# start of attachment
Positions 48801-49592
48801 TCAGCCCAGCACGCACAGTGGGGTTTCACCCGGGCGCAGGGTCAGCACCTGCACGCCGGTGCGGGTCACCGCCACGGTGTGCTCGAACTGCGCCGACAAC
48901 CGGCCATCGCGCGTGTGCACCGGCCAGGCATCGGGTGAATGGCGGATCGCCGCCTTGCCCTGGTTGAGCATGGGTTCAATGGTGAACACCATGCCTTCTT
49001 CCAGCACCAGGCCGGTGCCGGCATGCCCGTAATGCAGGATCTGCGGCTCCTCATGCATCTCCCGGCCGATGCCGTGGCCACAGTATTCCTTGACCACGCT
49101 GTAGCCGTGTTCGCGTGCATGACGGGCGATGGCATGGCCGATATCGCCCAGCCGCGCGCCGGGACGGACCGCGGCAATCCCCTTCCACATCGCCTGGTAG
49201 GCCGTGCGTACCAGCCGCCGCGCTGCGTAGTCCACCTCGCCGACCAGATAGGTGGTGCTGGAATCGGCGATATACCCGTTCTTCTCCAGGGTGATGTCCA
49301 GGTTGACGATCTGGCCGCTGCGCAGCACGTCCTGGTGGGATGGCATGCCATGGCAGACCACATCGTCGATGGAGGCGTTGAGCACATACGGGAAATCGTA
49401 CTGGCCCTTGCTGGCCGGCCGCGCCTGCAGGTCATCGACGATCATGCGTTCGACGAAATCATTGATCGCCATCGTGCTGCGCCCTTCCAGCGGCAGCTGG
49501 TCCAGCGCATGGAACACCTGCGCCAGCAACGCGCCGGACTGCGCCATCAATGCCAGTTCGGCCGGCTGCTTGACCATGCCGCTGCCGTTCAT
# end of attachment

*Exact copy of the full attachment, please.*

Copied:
Positions 48801-49592
48801 TCAGCCCAGCACGCACAGTGGGGTTTCACCCGGGCGCAGGGTCAGCACCTGCACGCCGGTGCGGGTCACCGCCACGGTGTGCTCGAACTGCGCCGACAAC
48901 CGGCCATCGCGCGTGTGCACCGGCCAGGCATCGGGTGAATGGCGGATCGCCGCCTTGCCCTGGTTGAGCATGGGTTCAATGGTGAACACCATGCCTTCTT
49001 CCAGCACCAGGCCGGTGCCGGCATGCCCGTAATGCAGGATCTGCGGCTCCTCATGCATCTCCCGGCCGATGCCGTGGCCACAGTATTCCTTGACCACGCT
49101 GTAGCCGTGTTCGCGTGCATGACGGGCGATGGCATGGCCGATATCGCCCAGCCGCGCGCCGGGACGGACCGCGGCAATCCCCTTCCACATCGCCTGGTAG
49201 GCCGTGCGTACCAGCCGCCGCGCTGCGTAGTCCACCTCGCCGACCAGATAGGTGGTGCTGGAATCGGCGATATACCCGTTCTTCTCCAGGGTGATGTCCA
49301 GGTTGACGATCTGGCCGCTGCGCAGCACGTCCTGGTGGGATGGCATGCCATGGCAGACCACATCGTCGATGGAGGCGTTGAGCACATACGGGAAATCGTA
49401 CTGGCCCTTGCTGGCCGGCCGCGCCTGCAGGTCATCGACGATCATGCGTTCGACGAAATCATTGATCGCCATCGTGCTGCGCCCTTCCAGCGGCAGCTGG
49501 TCCAGCGCATGGAACACCTGCGCCAGCAACGCGCCGGACTGCGCCATCAATGCCAGTTCGGCCGGCTGCTTGACCATGCCGCTGCCGTTCAT